Trump’s “Freedom gas” might not be as full of hot air as originally assumed

Last month, the Department of Energy gave a press release announcing a further commitment to “U.S. jobs, economic growth and clean energy” in which they mention the Trump administration’s efforts to spread “freedom gas” throughout the world. At first glance, the name freedom gas may seem out of place, but one need only look back to Rick Perry’s announcement back in early May, during which he declared that the U.S. will be doubling its liquefied natural gas exports to Europe by the year 2020, to glimpse the origins of the phrase. 

This doubling of gas exports comes with a rebranding of said gas exports, with Perry christening them “Freedom gas,” as seen in the press release. Perplexed by the strange rebranding, reporters asked for clarification on the name, to which Perry replied that “the United States is again delivering a form of freedom to the European continent,” and that said freedom will come in the form of natural gas. 

At face value, it is hard to get past the inherent ridiculousness of the name “Freedom gas.” Surely the new title is meant to inspire a sort of patriotism amongst Americans, or perhaps hope in the Belgians and Germans who would be importing the gas, but instead it reeks of propaganda. The name brings to mind the equally embarrassing American use of the phrase “freedom fries” in early 2003 — a label applied to french fries in an attempt to spite France, a country that had openly dissented against the then-upcoming war with Iraq. Much like “freedom fries,” the name “freedom gas” lacks grace and subtlety, but it could be argued that it’s bluster is meant to draw attention. 

“Freedom gas” is meant to put a pleasant face on the otherwise nasty visage of the natural gas industry. The press release is written to suggest that this is a victory for natural gas infrastructure, and, in fact, it appears as though it is trying to make the Trump administration look pro-energy, calling the exportation of natural gas “critical to advancing clean energy and the energy security of our allies around the globe.” It suggests that Trump is working hard to make jobs for people in the natural gas industry, which is a good way for Trump to appear as though he is fulfilling his campaign promises. 

In the end, the name only serves to obscure the work that is actually being done. It is only a marketing technique. Regardless of whether or not the average American finds the name silly, people are talking about it, and after the initial outrage dies down, those importing U.S. natural gas won’t think twice about what it’s called. It is important to look past the name and discuss what this name-change really signifies: the expansion of oil and gas drilling endeavors in the U.S.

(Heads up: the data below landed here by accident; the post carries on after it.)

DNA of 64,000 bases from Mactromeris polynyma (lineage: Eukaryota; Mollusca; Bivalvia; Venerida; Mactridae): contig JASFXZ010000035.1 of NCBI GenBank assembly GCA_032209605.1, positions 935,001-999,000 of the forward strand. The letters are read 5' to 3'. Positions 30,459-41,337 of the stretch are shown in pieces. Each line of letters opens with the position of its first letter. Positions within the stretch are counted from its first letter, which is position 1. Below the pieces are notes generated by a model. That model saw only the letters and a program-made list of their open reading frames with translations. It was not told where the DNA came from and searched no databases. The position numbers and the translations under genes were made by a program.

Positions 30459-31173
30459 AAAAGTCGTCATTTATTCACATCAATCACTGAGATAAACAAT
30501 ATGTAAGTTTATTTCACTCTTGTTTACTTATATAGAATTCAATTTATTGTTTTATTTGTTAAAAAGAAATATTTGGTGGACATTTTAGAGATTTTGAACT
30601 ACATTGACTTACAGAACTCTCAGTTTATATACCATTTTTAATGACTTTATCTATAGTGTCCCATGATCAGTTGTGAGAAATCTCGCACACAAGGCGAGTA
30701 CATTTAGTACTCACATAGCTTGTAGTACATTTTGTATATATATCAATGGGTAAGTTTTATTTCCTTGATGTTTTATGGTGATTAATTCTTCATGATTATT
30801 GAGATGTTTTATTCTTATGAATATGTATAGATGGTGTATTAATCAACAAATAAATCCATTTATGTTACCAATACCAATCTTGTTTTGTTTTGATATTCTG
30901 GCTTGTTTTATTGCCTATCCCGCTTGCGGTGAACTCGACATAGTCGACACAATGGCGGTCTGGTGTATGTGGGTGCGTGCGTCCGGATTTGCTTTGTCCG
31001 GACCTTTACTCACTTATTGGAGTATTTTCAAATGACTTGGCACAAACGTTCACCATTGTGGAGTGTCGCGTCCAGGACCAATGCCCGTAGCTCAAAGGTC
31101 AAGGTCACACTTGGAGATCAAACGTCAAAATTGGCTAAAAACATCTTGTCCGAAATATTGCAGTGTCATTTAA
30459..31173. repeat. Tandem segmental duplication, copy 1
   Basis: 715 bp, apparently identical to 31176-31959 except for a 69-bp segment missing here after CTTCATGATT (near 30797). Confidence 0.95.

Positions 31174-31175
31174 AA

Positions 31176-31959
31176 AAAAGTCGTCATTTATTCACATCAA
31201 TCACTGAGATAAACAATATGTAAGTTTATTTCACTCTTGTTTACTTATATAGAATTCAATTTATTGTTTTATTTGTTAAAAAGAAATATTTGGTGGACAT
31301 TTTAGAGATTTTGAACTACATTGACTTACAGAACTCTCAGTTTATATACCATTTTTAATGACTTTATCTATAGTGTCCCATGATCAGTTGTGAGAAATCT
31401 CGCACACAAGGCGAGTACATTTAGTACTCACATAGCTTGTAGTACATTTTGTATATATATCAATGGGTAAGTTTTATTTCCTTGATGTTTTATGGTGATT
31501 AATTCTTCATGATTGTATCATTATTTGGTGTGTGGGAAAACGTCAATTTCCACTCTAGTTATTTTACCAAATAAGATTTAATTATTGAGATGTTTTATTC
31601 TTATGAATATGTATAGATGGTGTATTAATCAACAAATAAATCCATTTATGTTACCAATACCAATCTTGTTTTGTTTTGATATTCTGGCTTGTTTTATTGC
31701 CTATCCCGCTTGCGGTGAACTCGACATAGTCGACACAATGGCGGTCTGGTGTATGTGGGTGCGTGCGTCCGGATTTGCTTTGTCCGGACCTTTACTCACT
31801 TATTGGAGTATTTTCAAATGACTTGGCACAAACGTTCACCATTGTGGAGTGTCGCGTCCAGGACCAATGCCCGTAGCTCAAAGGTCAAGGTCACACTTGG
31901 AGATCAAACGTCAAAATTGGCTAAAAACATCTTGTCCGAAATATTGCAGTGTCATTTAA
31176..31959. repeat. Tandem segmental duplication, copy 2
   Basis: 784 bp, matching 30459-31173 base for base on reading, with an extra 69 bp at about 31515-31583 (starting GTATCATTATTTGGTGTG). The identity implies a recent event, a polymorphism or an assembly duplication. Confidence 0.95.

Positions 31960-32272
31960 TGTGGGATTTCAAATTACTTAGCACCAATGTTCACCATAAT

As bad as such drilling operations sound, freedom gas may be exactly what Europe needs. A large factor in the decision to expand natural gas exports was the fact that the U.S. feels obligated to compete with Russia, and with good reason. Russia is already putting considerable efforts towards building the Nord Stream 2 pipeline, a pipeline meant to transport natural gas throughout Europe, the construction of which Trump has already threatened with U.S. sanctions. A major fear, and the reason for Trump’s threatened sanctions, is that such a pipeline would allow Russia to leverage the gas exports against countries in Western Europe desperate for fuel. 

The fear that the Nord Stream 2 pipeline would give Russia unchecked power is not unfounded, as Russia has ceased gas exports to Europe before, most notably back in 2009 during a period of escalating tension between the country and Ukraine, leading to shortages “from France to Turkey.” It is only logical that European countries would rather get their gas from a country that isn’t actively threatening them. If the U.S. chose to compete with Russia for top natural gas exporter — and it very well could compete — then the rest of Western Europe would no longer be beholden to Russia. 

It is unfortunate that natural gas is a form of dirty energy, but it is worth keeping in mind that the world at large still relies on dirty energy. The clean energy future environmentalist groups are fighting for is not quite here yet, so gas is the only form of energy the U.S. can use to compete with Russia. With time Europe may begin correcting the issue itself. European Green parties are drumming up massive support from voters worried about the planet’s climate. The world isn’t quite on the renewable bandwagon yet, but that doesn’t mean it won’t ever be. 

It is also worth noting that, while natural gas is still undoubtedly a form of dirty energy, one should take solace in the fact that “freedom gas” is technically better for the environment than coal and other traditional energy sources. Natural gas produces nitrogen oxides at significantly lower levels than it’s fossil fuel siblings, and, provided precautions are made to prevent methane from leaking out into the atmosphere, switching from fossil fuels will greatly reduce the current total greenhouse effect. There is still hope to be found in the use of natural gas. Perhaps it could act as a bridge between the era of fossil fuels and a renewable, carbon-neutral future. 

The name “freedom gas” is embarrassing, there’s no getting around that, and it’s always unfortunate to see dirty energy continue to be exported around the world. No matter how vigorously gas companies try to deceive consumers, natural gas will never be good for the environment, but it might be a step in the right direction if it means reducing the EU’s reliance on Russian exports. Dismantling the Russian energy hegemony would be to the benefit of all of Western Europe. 

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